Epidemiology is the study of the distribution and determinants of disease in the human population; the basic science and fundamental practice of public health (Nordness, 2006).
Epidemiological studies may be descriptive or analytical (see for example Hennekens and Buring, 1987), Descriptive epidemiology aims to describe the general characteristics of disease distribution in relation to person, place and time. Studies of this type provide information to health care providers and those responsible for resource allocation and may also be used to generate hypotheses about disease causality, but their design precludes them from being used to test hypotheses.
The studies cited in support of ‘no vaccine-autism association’ are not flawed because they are epidemiological, they are, almost invariably, flawed because their aims, design, analytic procedures or conclusions have been inappropriate, and in some instances, plain wrong.
Analytical epidemiology involves using comparative studies to test hypotheses about associations between an exposure and a disease. Analytical studies can be observational or experimental, but both involve evaluation of associations between exposure and diseases, and both are well placed to do just that.
The studies frequently referred to as indicating ‘no association between vaccines and autism’ have, for the most part, been population-based, observational studies. As such it is quite possible for them to have helped confirm or refute the role of vaccines in causality. The reason they have failed is not because epidemiology is a ‘blunt tool’, nor is it because ‘epidemiology could never pick up on such a small effect’. It is because the studies have either been badly designed, or not designed with the right hypothesis in mind.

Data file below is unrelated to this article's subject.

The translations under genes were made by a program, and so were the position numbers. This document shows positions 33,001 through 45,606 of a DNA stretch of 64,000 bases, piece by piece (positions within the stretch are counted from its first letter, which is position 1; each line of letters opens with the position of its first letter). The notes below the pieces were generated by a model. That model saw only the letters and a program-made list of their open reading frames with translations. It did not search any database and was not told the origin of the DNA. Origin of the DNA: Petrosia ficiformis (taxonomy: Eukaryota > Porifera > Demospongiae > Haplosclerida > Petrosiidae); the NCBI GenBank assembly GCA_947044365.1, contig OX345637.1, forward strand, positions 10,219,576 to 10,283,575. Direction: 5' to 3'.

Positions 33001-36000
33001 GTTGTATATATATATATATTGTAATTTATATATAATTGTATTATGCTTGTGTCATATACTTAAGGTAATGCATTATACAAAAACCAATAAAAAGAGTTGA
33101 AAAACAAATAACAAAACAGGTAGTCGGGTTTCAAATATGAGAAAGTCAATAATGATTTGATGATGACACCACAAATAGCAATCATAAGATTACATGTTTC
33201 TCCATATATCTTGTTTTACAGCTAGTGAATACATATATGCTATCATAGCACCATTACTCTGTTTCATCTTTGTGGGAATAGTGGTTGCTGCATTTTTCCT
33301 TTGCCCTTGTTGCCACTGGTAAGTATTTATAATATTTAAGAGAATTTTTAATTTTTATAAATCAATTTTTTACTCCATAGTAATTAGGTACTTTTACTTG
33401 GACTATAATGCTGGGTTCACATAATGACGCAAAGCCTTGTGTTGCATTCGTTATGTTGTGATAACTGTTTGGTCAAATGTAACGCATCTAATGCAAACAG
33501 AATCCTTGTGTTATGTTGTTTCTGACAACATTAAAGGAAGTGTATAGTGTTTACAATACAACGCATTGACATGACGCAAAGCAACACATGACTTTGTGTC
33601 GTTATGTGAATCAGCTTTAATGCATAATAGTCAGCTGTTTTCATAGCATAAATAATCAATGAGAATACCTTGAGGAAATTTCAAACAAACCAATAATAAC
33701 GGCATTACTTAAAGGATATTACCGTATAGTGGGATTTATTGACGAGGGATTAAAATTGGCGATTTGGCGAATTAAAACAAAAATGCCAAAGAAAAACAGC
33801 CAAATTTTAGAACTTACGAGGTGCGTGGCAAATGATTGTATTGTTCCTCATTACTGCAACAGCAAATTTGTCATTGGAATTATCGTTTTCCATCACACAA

In the following analysis, we review and critique the analytical epidemiology studies most commonly cited as evidence against the “autism-vaccine” hypothesis. We must make clear at the outset, however, that this critique addresses only a fraction of the “autism-vaccine” connection. In fact, the studies reviewed here have explored only two discrete (and frequently confused) exposures: one vaccine, the measles-mumps-rubella vaccine (MMR) and one vaccine ingredient, the ethyl mercury based preservative, thimerosal. None of these studies have addressed possible interactions between the two exposures or the effect of these exposures in the larger context of an expanded childhood immunization program. No study has yet been conducted comparing total health outcomes in vaccinated human children with unvaccinated children. As a result, the gap between the study sample reviewed here and a full examination of vaccination exposure and autism risk is remains quite large and largely unexamined.
However, with respect the body of analytical epidemiology on MMR and thimerosal, we draw the following conclusion. The evidence in the studies that are most often claimed to provide conclusive proof dismissing a connection between these exposure and autism do not stand up to close scrutiny. Many of them do not provide evidence one way or another with respect to the hypothesis; some of them provide evidence actually supporting an exposure effect; others are too poorly designed to extract any reasonable conclusions; and in some instance the data have been manipulated in ways that border on misconduct.
In short, although the question of the connection between autism and vaccines has been asked, we have yet to see any reliable and informative answers.
Part 2 to follow.